Hamid Kowsari, Director of Education, New Technology Training Institute
Mehri Jafari: Human Rights Lawyer
Reza Jafarian, Political activist
Ramin Jahanbegloo, Ph.D., Professor of Philosophy, York University, Canada
Jaleh Lackner-Gohari, M.D. and Human Rights Activist
Abdol-Karim Lahidji, Lawyer and President of FIDH – International Federation for Human Rights
Ali Akbar Mahdi, Ph.D., Department of Sociology, California State University, Northridge
Peyman Malaz, Adjunct Lecturer of Diplomacy and World Affairs Department, Occidental College
Abbas Milani, Ph.D., Director of Iranian Studies Program, Stanford University, Research Fellow, Hoover Institution
Ziba Mir-Hosseini, Ph.D., Centre for Islamic and Middle Eastern Law, SOAS, University of London
Ali Mirsepasi, Ph.D., Professor of Middle Eastern and Islamic Studies, New York University.
Ghafoor Mirzai, Writer and Poet, Los Angeles.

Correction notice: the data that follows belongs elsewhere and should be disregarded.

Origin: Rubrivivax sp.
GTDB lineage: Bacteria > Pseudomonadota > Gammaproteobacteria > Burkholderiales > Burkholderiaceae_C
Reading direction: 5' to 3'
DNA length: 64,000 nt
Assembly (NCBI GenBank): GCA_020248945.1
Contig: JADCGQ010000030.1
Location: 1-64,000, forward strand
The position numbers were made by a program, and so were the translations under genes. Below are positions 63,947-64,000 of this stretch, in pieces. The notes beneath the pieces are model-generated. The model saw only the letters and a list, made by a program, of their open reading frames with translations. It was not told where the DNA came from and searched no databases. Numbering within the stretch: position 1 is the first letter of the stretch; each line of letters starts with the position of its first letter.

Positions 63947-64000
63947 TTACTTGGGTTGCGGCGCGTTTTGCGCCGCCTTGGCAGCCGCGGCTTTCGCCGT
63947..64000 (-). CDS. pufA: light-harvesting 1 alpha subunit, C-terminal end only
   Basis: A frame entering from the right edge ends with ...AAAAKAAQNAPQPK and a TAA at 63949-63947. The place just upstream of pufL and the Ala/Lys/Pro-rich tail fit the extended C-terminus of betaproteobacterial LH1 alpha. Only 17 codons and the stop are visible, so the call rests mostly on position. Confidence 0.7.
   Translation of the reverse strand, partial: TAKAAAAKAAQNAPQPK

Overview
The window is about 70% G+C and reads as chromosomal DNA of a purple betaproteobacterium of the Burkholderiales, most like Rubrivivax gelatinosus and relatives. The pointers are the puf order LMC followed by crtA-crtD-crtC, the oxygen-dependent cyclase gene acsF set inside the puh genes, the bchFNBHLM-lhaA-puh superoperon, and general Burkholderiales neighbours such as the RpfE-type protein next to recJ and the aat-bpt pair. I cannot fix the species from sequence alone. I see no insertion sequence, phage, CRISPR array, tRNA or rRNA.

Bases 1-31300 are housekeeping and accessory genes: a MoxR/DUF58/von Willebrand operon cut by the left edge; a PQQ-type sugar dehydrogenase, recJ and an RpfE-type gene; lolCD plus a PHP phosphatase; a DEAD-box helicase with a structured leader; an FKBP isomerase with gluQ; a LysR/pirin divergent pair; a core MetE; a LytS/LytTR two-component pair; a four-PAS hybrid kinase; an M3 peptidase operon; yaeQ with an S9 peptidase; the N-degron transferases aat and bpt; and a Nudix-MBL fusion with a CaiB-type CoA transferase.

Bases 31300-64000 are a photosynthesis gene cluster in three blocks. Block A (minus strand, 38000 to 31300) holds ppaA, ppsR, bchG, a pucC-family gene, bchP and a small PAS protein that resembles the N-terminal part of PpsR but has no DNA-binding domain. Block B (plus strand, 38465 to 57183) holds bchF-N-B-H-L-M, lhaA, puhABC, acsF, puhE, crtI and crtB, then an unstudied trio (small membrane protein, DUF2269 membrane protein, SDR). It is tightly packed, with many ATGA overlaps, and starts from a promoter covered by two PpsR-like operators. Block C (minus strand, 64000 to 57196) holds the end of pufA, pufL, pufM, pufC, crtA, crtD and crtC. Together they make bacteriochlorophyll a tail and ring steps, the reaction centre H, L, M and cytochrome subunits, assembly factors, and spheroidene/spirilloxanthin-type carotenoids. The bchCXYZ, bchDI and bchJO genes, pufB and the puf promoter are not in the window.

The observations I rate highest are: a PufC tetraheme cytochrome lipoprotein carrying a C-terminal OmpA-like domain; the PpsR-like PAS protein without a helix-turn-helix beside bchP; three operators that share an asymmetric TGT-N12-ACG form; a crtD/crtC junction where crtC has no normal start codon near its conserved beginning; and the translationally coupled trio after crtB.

Valentine M. Moghadam, Ph.D., M. Moghadam, Professor and Director of International Affairs Program, Director of Middle East Studies Program, Northeastern University, Boston
Bijan Moshaver, Ph.D, Senior Medical Scientist, City Councilor for Dutch Green Party in Netherlands, Chairman Radio Zamaneh
Mani Mostofi, Human Rights Lawyer and Activist
Aliakbar Mousavie, former deputy of Majlis (parliament), and Visiting Fellow at Virginia Tech University.
Majid Naficy, Ph. D, Poet and former editor of the journal of Iranian Writers’ Association in Exile
Shahrir Nowakhtar, CPA, Human Rights Activist, Los Angeles, CA
Saeed Paivandi, Ph.D., Professeur – Département de Sciences de l’éducation, Université de Lorraine, Paris
Behrooz Parhami, Ph.D., Professor of Electrical and Computer Engineering, University of California, Santa Barbara